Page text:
Quick action saved boy’s life

Although some — perhaps a great many — may not realize it, Michigan Department of Natural Resources conservation officers are actually sworn police officers who are responsible for enforcing federal and state laws while keeping an eye on wildlife.

Known as fish cops, 13 of these officers have fallen in the line of duty over the years in the state of Michigan. Innumerable others have been involved in saving lives and preventing property losses.

So when word arrived in The Mining Journal newsroom recently that an Upper Peninsula conservation officer had saved the life of a Gladstone boy, it was completely in keeping with the lengthy, honorable service these men and women give and have given to the state of Michigan, its residents and wildlife.

The Delta County drama involved Conservation Officer Patrick Hartsig, a two-year DNR veteran who was driving near Hunter’s Point on the Stonington Peninsula on a recent Sunday afternoon when his radio reported a missing 10-year-old special needs boy who had reportedly run away from family members from a home along Lake Michigan.

Hartsig, who had put in a shift on snowmobile patrol duty in Alger County earlier that day, knew he was near the reported location of the emergency. He immediately deployed his sled from the trailer he was towing and headed out onto the ice.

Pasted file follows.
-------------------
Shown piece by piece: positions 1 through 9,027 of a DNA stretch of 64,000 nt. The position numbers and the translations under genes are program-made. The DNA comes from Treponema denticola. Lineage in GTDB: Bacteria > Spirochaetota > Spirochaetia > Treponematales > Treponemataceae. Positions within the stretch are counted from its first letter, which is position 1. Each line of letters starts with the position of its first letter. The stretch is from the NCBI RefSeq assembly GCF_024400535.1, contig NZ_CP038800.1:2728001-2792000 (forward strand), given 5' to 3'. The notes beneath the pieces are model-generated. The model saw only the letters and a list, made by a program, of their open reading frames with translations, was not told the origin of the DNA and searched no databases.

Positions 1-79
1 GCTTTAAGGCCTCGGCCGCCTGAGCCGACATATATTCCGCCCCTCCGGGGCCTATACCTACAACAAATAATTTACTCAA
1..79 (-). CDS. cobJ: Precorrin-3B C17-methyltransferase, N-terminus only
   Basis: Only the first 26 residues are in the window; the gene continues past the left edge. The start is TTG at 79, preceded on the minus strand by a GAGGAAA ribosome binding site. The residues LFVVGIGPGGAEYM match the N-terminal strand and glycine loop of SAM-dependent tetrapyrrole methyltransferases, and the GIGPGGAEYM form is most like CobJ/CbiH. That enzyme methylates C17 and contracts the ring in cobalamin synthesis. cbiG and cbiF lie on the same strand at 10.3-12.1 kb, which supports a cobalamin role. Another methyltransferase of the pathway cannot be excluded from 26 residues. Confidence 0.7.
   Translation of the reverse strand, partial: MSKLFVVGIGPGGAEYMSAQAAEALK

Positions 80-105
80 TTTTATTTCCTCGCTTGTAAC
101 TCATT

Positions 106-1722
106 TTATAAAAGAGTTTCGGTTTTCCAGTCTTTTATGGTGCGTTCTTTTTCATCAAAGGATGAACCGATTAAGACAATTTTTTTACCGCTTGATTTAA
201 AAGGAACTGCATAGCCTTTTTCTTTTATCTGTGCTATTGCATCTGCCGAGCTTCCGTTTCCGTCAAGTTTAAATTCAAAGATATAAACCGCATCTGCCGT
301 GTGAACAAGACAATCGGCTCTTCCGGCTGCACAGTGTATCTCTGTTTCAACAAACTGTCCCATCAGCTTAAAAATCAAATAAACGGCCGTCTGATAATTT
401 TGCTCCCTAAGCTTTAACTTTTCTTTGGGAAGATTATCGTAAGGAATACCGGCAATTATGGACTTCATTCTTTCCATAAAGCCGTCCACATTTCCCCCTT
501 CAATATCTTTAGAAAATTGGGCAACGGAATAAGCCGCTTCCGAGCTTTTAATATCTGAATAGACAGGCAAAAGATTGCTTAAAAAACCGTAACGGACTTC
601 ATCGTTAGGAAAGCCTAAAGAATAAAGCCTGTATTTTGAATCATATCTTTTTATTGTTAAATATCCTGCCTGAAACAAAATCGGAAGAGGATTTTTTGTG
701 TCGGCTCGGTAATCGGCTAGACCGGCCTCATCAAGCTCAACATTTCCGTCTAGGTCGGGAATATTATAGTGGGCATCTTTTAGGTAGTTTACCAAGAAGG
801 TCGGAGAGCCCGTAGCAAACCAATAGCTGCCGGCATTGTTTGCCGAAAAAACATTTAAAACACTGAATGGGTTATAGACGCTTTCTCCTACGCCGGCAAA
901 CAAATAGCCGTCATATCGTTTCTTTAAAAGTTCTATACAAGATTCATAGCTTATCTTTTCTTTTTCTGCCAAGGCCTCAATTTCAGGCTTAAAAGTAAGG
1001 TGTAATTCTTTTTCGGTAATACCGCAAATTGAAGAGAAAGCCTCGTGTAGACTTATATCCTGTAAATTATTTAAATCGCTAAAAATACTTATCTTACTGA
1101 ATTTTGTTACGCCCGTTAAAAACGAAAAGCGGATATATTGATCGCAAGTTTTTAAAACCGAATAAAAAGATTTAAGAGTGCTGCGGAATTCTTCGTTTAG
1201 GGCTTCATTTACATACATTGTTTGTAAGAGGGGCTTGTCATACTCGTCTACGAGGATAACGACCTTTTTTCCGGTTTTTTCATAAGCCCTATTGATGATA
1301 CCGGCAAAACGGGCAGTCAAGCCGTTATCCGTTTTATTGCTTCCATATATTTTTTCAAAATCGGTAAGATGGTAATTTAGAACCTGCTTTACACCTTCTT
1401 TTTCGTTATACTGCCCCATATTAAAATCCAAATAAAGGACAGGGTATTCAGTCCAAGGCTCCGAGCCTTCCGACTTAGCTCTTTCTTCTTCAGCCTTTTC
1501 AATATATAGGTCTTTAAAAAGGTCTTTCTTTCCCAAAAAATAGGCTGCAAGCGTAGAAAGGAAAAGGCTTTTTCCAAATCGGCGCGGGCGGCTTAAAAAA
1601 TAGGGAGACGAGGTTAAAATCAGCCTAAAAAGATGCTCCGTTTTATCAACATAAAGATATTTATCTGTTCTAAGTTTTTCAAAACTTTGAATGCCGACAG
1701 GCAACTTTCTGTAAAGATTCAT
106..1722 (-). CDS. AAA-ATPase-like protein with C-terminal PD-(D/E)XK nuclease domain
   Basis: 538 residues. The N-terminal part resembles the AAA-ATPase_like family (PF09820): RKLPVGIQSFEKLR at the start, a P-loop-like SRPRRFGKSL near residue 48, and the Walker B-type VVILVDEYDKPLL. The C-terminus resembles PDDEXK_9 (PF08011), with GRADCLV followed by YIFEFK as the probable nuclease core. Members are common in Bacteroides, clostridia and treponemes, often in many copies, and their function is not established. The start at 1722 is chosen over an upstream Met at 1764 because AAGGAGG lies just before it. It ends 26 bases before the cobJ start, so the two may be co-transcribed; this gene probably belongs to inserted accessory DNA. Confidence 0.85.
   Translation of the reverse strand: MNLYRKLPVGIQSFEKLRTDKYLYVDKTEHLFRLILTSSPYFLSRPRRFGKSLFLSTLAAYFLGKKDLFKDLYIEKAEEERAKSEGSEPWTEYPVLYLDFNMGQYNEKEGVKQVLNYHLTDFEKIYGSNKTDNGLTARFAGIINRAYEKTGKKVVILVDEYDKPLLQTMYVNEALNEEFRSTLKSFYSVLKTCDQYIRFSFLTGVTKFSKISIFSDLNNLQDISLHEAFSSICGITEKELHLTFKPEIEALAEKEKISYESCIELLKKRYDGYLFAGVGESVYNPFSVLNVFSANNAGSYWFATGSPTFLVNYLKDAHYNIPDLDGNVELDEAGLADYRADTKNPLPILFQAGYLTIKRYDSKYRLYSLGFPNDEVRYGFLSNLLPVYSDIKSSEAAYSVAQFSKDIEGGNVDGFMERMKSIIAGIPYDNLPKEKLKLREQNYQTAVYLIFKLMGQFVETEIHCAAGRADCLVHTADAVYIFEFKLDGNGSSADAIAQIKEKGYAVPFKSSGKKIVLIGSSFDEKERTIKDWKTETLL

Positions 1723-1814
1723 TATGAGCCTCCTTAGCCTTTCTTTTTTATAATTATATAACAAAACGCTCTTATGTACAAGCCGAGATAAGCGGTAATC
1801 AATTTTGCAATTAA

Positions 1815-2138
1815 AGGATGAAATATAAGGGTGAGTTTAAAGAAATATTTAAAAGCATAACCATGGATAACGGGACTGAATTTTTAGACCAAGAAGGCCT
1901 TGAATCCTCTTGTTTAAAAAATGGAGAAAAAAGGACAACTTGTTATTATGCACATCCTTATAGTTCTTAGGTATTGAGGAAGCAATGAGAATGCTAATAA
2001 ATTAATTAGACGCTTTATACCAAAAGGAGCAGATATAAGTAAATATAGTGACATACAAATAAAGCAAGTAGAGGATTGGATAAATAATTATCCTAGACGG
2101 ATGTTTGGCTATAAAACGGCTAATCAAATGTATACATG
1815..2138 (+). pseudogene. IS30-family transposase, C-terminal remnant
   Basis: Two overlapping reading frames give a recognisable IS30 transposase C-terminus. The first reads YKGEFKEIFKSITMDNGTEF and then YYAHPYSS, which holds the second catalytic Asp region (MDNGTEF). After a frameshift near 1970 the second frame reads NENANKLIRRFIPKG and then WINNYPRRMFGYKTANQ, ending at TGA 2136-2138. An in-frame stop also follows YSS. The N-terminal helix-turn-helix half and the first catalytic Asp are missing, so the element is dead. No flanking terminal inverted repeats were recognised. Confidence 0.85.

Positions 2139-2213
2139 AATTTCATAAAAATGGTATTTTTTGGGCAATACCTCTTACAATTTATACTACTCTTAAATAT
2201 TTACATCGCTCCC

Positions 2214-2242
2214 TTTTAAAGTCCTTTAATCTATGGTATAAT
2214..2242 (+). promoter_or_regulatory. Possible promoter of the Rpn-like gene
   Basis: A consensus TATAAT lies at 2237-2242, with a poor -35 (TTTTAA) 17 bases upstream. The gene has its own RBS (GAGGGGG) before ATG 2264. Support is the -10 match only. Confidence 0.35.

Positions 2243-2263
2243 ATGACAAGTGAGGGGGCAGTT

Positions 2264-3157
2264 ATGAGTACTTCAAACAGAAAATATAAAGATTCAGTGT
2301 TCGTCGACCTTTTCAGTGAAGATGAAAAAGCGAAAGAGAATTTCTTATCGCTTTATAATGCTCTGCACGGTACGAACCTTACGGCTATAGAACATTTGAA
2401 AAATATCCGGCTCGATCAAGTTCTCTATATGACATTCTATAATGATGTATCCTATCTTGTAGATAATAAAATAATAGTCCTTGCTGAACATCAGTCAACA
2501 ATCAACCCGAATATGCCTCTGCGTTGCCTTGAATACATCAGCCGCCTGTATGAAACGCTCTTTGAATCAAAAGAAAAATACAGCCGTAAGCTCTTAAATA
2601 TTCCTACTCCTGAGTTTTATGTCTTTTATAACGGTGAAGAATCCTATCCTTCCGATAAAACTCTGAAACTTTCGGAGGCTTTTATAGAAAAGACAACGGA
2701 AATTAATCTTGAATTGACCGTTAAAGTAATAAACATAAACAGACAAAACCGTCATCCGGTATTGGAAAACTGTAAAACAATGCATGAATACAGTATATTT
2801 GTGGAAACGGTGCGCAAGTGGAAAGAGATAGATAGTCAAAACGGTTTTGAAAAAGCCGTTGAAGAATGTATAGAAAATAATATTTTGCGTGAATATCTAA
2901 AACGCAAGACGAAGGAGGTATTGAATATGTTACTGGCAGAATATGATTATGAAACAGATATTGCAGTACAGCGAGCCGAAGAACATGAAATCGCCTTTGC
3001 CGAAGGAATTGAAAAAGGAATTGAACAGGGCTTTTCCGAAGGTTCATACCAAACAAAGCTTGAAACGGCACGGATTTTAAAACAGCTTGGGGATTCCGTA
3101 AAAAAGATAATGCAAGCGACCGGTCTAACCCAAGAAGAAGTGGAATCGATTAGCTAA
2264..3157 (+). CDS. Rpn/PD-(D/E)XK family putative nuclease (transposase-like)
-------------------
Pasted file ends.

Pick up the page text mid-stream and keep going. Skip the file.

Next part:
“I found him with no shoes on, wandering around about a mile away from shore,” Hartsig said in a press release distributed by the agency. “There was no one around him. There was one old ice shack. No one was in it.”

The boy was wearing jeans, a shirt and a jacket, but had no hat or gloves and his stocking feet were wet and cold.

“He was crying, he was scared . He said his feet hurt,” Hartsig said.

Hartsig bundled the boy up as best he could, warming his wet feet before heading back to shore to the Michigan State Police post in Gladstone, which is situated near the shoreline. With emergency services personnel standing by, the boy was quickly reunited with family.

Hartsig’s quick action, training and experience is credited with saving the boy’s life. To the chorus of congratulations, we’d add ours. Patrick Hartsig is a credit to the DNR and the entire state.

We are fortunate to have him on patrol in our neck of the woods.

— The Mining Journal. Marquette

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